I don’t trust the truth of memories
because what leaves us
There’s only one current of this sacred river
but I still want to remain faithful
to my first astonishments
to recognize as wisdom the child’s wonder
and to carry in myself until the end a path
in the woods of my childhood
dappled with patches of sunlight
to search for it everywhere
in museums in the shade of churches
this path on which I ran unaware
a six-year old
toward my primary mysterious aloneness
Quote: Anna Kamieńska, from “A Path in the Woods,“
Anxiety, heartbreak, and tenderness mark the in-between state.
It’s the kind of place we usually want to avoid.
The challenge is to stay in the middle rather than buy into struggle and complaint.
The challenge is to let it soften us rather than make us more rigid and afraid.
Quote: Pema Chödrön
May anxiety never linger about you.
May your outer dignity mirror an inner dignity of soul.
Take time to celebrate the quiet miracles that seek no attention.
Be consoled in the secret symmetry of your soul.
May you experience each day as a sacred gift,
woven around the heart of wonder.
Anxiety has lingered much longer than I ever thought it could. These words are a balm, encouraging a smile and welcoming me to this present moment. On reflection, it must have been those quiet miracles that moved me through days, weeks and years when I was unable to focus.
I’m grateful for a heart of wonder. May I use this wonder to reach out and explore possibilities before me. May I experience wonder’s gift as holy and healing.
Quote: John O’Donohue, from For Presence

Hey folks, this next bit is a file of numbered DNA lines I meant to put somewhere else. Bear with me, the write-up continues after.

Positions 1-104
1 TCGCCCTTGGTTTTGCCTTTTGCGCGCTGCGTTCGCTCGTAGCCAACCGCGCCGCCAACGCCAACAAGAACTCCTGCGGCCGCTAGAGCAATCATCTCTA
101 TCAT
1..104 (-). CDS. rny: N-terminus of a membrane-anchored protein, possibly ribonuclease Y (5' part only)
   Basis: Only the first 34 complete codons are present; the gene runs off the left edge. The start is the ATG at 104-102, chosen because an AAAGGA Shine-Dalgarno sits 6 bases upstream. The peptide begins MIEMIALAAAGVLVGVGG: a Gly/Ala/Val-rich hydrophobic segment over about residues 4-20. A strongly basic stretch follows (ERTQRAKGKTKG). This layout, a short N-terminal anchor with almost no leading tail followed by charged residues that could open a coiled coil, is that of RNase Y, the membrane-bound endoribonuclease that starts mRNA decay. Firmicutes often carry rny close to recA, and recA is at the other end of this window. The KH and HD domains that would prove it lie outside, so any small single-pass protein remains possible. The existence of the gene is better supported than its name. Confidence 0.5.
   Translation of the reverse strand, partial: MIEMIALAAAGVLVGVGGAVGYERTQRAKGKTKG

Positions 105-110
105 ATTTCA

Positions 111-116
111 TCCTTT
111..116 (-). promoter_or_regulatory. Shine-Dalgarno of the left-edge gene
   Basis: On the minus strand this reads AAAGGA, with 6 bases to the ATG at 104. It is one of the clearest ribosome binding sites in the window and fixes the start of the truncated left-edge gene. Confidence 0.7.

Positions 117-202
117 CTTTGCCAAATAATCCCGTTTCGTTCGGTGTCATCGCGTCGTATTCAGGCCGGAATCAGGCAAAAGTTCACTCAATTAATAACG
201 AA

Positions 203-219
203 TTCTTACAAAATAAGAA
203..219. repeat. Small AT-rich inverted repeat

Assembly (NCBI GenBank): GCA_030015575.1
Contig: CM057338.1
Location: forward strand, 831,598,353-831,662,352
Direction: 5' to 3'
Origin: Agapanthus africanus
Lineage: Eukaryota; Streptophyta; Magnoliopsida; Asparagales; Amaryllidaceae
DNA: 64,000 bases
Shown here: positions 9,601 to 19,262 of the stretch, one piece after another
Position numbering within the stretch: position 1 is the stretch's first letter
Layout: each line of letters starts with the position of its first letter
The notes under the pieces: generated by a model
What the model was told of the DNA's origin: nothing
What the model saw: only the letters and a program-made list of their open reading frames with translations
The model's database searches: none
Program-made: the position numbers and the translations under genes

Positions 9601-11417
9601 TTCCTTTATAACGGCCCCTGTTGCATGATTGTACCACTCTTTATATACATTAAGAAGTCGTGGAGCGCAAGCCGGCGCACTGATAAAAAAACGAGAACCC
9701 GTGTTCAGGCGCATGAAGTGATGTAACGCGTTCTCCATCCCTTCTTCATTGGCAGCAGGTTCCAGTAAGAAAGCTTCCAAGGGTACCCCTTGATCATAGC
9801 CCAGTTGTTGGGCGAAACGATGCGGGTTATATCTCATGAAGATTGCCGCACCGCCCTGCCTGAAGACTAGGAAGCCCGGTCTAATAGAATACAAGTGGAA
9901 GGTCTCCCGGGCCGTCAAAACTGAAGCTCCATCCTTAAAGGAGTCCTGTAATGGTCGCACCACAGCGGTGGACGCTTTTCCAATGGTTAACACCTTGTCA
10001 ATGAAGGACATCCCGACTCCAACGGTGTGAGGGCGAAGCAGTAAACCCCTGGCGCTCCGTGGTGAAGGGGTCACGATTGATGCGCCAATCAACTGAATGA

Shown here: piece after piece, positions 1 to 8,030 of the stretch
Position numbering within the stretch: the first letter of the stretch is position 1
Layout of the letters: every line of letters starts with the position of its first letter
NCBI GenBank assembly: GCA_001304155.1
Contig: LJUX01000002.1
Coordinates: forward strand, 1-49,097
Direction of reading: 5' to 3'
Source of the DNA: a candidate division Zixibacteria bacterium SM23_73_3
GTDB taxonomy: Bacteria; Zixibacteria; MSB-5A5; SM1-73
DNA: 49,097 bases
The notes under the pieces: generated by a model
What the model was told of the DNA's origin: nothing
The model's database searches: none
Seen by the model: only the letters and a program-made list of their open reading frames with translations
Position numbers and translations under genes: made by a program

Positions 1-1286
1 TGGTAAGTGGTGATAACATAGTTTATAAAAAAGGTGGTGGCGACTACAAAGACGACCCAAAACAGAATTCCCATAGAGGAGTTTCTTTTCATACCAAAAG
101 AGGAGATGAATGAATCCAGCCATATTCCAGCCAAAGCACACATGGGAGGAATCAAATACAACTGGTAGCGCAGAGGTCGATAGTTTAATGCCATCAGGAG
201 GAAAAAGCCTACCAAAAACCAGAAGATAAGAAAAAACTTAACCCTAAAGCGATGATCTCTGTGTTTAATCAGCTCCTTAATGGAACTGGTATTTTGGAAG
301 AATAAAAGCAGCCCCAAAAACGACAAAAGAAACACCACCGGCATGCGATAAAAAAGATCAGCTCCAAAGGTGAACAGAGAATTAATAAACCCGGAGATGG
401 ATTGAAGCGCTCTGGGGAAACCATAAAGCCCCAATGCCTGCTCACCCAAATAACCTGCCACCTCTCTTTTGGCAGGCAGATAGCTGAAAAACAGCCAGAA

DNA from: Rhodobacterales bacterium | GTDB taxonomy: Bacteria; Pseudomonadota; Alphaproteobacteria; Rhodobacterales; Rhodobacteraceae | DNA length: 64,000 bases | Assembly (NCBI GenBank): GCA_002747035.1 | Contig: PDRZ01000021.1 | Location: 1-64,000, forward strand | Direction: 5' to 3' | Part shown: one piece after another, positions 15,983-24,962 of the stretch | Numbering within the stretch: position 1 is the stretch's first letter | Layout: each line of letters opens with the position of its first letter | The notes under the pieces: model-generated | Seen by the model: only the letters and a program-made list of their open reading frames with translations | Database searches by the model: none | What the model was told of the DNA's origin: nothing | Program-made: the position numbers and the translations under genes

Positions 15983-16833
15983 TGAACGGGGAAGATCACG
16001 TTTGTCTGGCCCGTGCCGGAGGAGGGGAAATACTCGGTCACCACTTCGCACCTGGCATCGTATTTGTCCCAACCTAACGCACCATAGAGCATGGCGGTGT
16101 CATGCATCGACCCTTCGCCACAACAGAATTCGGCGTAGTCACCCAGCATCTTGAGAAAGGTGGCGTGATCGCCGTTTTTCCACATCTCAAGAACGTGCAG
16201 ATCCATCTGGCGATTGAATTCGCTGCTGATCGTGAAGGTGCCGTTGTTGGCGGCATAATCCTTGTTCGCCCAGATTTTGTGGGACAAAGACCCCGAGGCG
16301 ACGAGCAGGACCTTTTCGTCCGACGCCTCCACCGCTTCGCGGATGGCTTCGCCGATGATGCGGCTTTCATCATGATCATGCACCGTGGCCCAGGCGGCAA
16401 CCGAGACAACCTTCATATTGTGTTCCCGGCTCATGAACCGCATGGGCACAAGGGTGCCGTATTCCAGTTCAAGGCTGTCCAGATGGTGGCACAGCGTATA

It may be that when we no longer know what to do
we have come to our real work,
and that when we no longer know which way to go
we have come to our real journey.
The mind that is not baffled is not employed.
The impeded stream is the one that sings.
Quote: Wendell Berry
Photo: kylesipple @Flicker
thank you, Karl Duffy
“One way or another, we’re all white-knuckling our way toward Tuesday. I’ve probably made too many impulse donations to candidates I believe in, but I regret none of them. My husband, son, and I have written letters and held signs. In our small town, we’ll don our masks and vote in person. Beyond that, my approach during these last days has been to stay outdoors as much as possible. I can’t control the outcome of anything that matters, but I can keep the birdfeeders full. I can sweep out the shed, rake up the leaves, and pull out the petunias. I can stay grounded in the simple, necessary tasks of my own life. And I can look at the sky, at the now bare maple tree, at the snow that covers the ground this morning in a frosting of white, and trust in the forces at work in the world that are far beyond my own limited seeing and my own narrow understanding. One day last week, I rounded the corner of the house pushing the wheelbarrow and was stopped in my tracks by the sight of fifty or sixty robins hopping about in the front yard, a gathering as uplifting to me as the determined crowd of citizens who have showed up downtown every Saturday all through the fall to stand in silent solidarity with Black Lives Matter, voting rights, and democracy. When we looked up from breakfast a few days ago to see a herd of deer just outside the window, they seemed almost like silent messengers sent to remind us that we share this time, this place, with others and that we’re all connected, for better and for worse.”
Quote: Katrina Kenison, from “Our Time” (October 31, 2020)
Photo: Menny Fox, from Mennyfox55
thank you, David Kanigan